Just as in some adults, children can have heart palpitations too, where the heart feels like it is beating too hard or too fast, or like it has skipped a beat or even is fluttering. Palpitations may sometimes happen in young children but they are more likely to occur in older children and adolescents. We asked one of our leading London Paediatric Cardiologists, Dr Alessandro Giardini on how to recognise if your child is having heart palpitations and when to take your child to the doctor.
How can I tell if my child is having heart palpitations?
Older children and adolescents can tell you if they are having any symptoms of palpitations. They may feel uncomfortable, like their heart is racing. They are old enough to have an awareness of their own heartbeat and can describe how it changes when they are running, feeling excited or exercising.
Younger children will struggle to say that they have palpitations but there are referred signs to watch out for, for example, if your little one is running and playing and then they suddenly stop. Sometimes a young child experiencing palpitations may bring their hands to the chest. Maybe they look very tired and they want to stop playing and sit down on the side.
Very young children can have palpitations but they have no way of expressing this. We have to look at other signs, such as if they go off their feeds, look pale and sweaty and perhaps they are breathing fast. Generally you might recognise that they are not their usual selves.
What are the causes?
Palpitations can be due to arrhythmias, which is an abnormal rhythm of the heart. There are very different varieties of arrhythmias, but the most common ones are generally non-life-threatening unless they last for a long period of time. The heart is not designed to beat fast for a long time and therefore a small minority of these types of arrhythmias can be quite serious, particularly if they last for some time.
What should I do if my child has heart palpitations?
The main thing is to make sure that your child is clinically well, that they are not feeling dizzy and there is no chest pain. If the palpitations resolve within 15-20 mins and your child is well then there is usually no need to run to the local hospital but you should be seen by your GP.
If there is an episode of palpitations where the child has chest pain, is feeling unwell, or is experiencing an episode that doesn’t go away for more than half an hour, you should call an ambulance and go to A&E. Ultimately, it is very important to have an electrocardiogram (ECG) whilst your child is having symptoms so that a very complete diagnosis of the cause of the palpitations can be made.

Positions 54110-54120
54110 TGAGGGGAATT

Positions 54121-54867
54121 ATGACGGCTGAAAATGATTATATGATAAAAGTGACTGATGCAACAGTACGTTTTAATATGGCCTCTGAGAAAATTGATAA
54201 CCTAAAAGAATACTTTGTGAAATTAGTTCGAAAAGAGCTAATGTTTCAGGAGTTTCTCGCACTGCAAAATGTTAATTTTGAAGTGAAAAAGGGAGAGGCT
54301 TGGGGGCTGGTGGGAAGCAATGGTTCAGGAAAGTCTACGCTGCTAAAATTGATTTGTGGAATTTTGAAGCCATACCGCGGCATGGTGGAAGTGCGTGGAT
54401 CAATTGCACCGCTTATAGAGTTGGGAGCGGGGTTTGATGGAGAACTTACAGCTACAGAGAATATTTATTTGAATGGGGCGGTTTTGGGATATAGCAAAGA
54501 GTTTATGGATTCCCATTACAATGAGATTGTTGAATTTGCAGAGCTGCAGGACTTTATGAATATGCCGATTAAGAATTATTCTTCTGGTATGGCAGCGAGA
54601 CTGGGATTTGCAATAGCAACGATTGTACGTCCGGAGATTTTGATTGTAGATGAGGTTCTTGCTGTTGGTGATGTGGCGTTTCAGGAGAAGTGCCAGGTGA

What kinds of tests would they need?
The first thing is for the doctor to take a very detailed clinical history, which is very important. This helps the doctor to understand the triggers, how frequent they are, if these occur with exercise or stress and if there is a family history of heart disease.
Another important part of the assessment is to check for underlying heart disease. We do that by using an ECG, which is a test that looks at the electricity spreading to the heart.
We may have to make an echocardiogram of the heart if the ECG or the clinical examination are not normal because we might be dealing with a dangerous form of arrhythmia. An ECG traces the heart and provides more information on its rhythm.
Very often, children end up having to wear a heart rate monitor, which stays with them for anywhere between 24-48 hours or up to two weeks. The monitor continues to record the child’s ECG and after a period of time we can see if there are any abnormal rhythms associated with their symptoms.
What are the treatment options?
For the majority of children, once we establish a diagnosis and we know it is not life-threatening, it is generally a case of reassuring the family and monitoring the child’s heart rhythm and symptoms.
If the palpitations are frequent or they last for some time, we may have to prescribe medications to prevent further episodes and to keep the symptoms under control, particularly in young kids where there is no other invasive procedure to try and cure any heart problems.
In cases where older school-aged children have a lot of symptoms or episodes, including chest pains and dizziness, or those who don’t respond to medical treatment, we have the option of doing a keyhole procedure to treat their arrhythmia, called catheter ablation. This procedure is usually done as a day case without the need to spend the night in the hospital. There is around 90 to 95 per cent success rate of the procedure. This treatment can treat the condition so that there are no more symptoms or episodes in your child.
If you would like to discuss your child’s heart health, you can book an appointment to have a consultation with Dr Giardini via video call using our e-Consultation tool. View his availability on his Top Doctor’s profile now.